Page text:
Ricotta Basil Ravioli & Tomato Cream Sauce ♥

Let's be real here for a minute.
Life is not always glamorous. 
As much as all of us here at OhSO would love to glitz off to the cozy, new Italian place overlooking Laguna Beach with decor and a menu that's to-die-for, order a pasta dish with the finest ingredients we can't pronounce, then sink back into our plush booths after devouring the most heavenly dessert {this is all sans kids by the way...and remember that part where we didn't have to cook anything?}, life gets in the way.
Some of us may not get a chance for an amazing evening out with sick kids (I just put mine back to bed with some Motrin and a 101.4 degree temp), husbands studying for finals and the Bar, the expense, or you may decide to save your sanity (and romance) by avoiding the crowds and staying in.
That is where we come in.
We're lucky here in SoCal to have some beautiful weather, especially in comparison to some, er, other states we've each lived in (cough, Utah....cough, cough, Idah-COUGH). So a charming picnic is just what the romance doctor ordered. If you happen to live in one of these less-opportune states, bring the rendezvous indoors. Wherever you choose, create the scene and go all out, mushy style. 
If anything, it makes the food taste better...
Homemade ravioli is such a treat, and it is certainly a labor of love. An easy labor of love.
Make your dough, and knead, knead, knead. Your triceps will thank you (hate you?) later
You also must get it very thin. Like as thin as a dime (on the machine, the second-to-last number--2 or a 3). I split my dough and did it two different ways, with a pasta roller and the other by hand, and I honestly felt like they were both relatively easy. For ravioli, you don't want the dough to dry out, because then it's hard to get it to seal. For spaghetti, it's not as big of a deal since it doesn't need to adhere to anything, but here it is. So split your dough into fourths and keep what you're not working with covered. Also, let it rest before you work with it to really relax the gluten in the dough and make it more loose and pliable.
Make your delicious, classic ricotta filling and place on perforated raviolis. Brush around the edges with your eggwash (very lightly, you don't want too much)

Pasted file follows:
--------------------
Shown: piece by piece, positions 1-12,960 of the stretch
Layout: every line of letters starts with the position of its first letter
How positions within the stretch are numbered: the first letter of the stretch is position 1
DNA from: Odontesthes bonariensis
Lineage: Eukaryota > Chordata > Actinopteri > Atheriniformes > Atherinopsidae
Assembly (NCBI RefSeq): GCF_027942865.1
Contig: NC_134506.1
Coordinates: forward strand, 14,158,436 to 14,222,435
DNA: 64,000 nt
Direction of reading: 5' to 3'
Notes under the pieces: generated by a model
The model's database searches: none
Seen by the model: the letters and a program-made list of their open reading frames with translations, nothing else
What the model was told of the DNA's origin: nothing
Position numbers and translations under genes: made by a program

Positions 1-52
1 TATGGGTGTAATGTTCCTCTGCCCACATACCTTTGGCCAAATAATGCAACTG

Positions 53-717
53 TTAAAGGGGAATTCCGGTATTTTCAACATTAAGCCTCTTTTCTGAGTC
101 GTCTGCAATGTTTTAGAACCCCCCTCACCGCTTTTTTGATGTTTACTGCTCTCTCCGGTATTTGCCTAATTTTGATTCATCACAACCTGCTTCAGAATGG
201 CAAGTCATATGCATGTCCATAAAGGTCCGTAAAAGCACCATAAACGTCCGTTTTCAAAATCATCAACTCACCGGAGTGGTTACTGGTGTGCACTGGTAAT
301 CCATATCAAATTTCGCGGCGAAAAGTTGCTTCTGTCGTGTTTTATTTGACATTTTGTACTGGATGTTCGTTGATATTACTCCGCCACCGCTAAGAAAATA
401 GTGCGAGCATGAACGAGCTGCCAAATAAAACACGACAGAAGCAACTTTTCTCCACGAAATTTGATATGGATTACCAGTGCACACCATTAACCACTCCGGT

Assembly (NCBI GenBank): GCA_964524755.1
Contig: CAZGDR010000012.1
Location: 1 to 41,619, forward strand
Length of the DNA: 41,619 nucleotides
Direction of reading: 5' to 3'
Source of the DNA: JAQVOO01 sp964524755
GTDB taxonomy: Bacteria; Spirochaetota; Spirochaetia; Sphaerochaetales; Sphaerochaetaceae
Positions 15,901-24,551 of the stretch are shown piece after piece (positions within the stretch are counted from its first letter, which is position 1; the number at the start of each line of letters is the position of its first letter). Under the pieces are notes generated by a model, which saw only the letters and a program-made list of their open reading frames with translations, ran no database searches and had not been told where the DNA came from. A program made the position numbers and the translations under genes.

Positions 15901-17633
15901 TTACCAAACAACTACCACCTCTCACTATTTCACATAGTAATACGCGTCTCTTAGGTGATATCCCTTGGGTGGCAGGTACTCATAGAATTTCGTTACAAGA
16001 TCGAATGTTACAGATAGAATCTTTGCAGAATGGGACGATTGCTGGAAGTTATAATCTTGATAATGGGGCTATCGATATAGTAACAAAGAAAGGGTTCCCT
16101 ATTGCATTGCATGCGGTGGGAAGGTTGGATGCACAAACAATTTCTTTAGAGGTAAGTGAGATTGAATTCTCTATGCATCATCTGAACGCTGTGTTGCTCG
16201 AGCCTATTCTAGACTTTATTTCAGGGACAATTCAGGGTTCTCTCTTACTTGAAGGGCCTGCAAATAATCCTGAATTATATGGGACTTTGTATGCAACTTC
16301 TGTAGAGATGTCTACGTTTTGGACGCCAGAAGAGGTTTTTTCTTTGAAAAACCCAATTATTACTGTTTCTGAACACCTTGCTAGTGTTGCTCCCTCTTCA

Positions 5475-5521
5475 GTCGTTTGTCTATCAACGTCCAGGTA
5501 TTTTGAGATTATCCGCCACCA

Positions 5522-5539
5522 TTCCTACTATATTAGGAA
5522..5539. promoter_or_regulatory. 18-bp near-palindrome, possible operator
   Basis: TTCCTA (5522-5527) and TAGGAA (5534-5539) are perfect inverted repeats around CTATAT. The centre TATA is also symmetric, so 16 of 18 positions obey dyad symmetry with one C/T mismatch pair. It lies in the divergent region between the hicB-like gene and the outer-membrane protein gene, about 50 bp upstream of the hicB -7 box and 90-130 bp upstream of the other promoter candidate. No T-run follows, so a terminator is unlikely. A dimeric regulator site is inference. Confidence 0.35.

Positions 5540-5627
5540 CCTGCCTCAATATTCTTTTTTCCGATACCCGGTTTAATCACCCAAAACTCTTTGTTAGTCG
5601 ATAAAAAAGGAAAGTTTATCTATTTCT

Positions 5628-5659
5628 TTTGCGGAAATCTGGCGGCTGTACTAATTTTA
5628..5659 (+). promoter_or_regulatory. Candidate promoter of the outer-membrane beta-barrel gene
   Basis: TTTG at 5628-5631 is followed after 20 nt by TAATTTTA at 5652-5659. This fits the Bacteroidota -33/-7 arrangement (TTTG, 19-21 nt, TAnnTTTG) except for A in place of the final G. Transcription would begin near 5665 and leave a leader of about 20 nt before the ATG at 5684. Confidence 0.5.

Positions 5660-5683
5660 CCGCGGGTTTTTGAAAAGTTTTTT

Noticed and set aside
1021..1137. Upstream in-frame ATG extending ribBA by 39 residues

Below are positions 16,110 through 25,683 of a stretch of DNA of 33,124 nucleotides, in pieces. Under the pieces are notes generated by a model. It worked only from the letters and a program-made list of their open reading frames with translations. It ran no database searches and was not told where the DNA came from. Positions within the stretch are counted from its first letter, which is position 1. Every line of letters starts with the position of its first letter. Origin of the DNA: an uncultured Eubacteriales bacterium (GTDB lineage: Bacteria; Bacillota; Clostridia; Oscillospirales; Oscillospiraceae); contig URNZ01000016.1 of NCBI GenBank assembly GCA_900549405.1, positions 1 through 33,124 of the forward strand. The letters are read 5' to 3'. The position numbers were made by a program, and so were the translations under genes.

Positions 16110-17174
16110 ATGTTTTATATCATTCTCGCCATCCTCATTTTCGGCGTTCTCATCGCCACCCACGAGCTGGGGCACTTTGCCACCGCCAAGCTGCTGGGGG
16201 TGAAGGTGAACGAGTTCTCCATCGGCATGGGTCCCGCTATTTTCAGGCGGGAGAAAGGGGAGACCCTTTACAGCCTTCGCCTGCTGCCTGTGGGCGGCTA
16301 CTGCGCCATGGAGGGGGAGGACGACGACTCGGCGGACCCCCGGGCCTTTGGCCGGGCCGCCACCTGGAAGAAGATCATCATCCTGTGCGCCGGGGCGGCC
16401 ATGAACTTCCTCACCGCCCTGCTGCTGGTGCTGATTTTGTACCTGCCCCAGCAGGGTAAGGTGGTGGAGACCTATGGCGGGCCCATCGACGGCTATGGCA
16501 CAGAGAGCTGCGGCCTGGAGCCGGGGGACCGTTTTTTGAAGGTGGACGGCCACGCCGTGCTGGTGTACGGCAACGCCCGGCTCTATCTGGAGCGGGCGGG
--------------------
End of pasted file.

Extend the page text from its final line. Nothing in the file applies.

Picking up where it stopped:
Lay your second strip over the first, and wha-la!
Aren't those the cutest little raviolis you ever did see?
(Be sure to enter our ravioli stamp giveaway...ends on February 13th!)
Boil your hearts in a large pot of rapidly boiling, salted water for a couple of minutes, whip up your tomato cream sauce, and garnish with parmesan, basil, and of course, amore!
The flavor combination of the cheesy, basil centers with the rich, creamy sauce is out of this world. It's simple at the same time, which can be appreciated on this day devoted to love.

Ricotta Basil Ravioli with tomato cream sauce
Homemade Pasta:
2 3/4 c flour
3 eggs
1 T olive oil
1 t salt
1/4 c water

Ricotta Basil Filling:
1 1/2 c fresh ricotta
1 c freshly grated parmesan
1 egg
handful of basil, torn into pieces
1/2 t salt
1/2 t freshly cracked black pepper
1/2 t nutmeg

Tomato Cream Sauce:
28 oz. can crushed tomatoes
1 t butter
4 oz. cream cheese
1/2 c heavy whipping cream
sun dried tomatoes
salt to taste

Egg wash:
1 egg, beaten with 1 T water

1. Pulse flour, eggs, salt, and oil in food processor until you have coarse crumbs.
2. Slowly add in water through spout while motor is running just until it begins to form a ball.
3. Knead on floured surface 10-15 minutes until it's smooth and not sticky.
4. Cover with plastic wrap, refrigerate, and let rest 30 minutes. (Now is a good time to make filling and sauce)
5. Take out and divide dough into four. Work with one section at a time, keeping the rest covered.
6. Roll dough out with floured rolling pin, or use pasta roller to roll dough extremely thin.
7. For filling, mix all ingredients together in a bowl.
8. For sauce, melt butter in saucepan on low, then add cream cheese. Heat until cheese is melted or extremely soft and creamy.
9. Add crushed tomatoes to cream cheese and simmer on low about 10 minutes until sauce has darkened.
10. Add cream and sun dried tomatoes, continue to simmer on low until sauce has again darkened. Salt to taste.
11. Begin to boil large pot of salted water.
12. Working with very thin strips of dough, lightly imprint ravioli stamps onto dough.
13. Place 1 T ricotta filling onto center of each stamp imprint.
14. With pastry brush, very lightly brush perimeter of ravioli shapes with egg wash, so that the tops can have something to adhere/seal to.
15. Lay second strip of very thin pasta dough on top of first strip to cover the ricotta.
16. Gently begin to seal ravioli hearts by pushing on the ricotta filling to force out all excess air, then move towards the edges to seal. Repeat with all raviolis.
17. Use heart stamp to cut out each ravioli.
18. Gently toss in rapidly boiling water 2-4 at a time (depending on how large your pot is).
19. Boil 2-3 minutes, then lay on towel-lined plate to dry.
20. Serve raviolis with sauce, garnish with parmesan and basil.

P.S. Huge thank you to JD and Adrienne for supplying 
their gorgeous faces and romantic vibes
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1 comment:

  1. These look delicious! They must also be very flavorful. Great recipe!

    I just discovered your blog and browsed through some of your recipes, they all look scrumptious!

    I really enjoy reading your posts :) you have a new follower!

    Michela @http://cook-alaska.blogspot.it/


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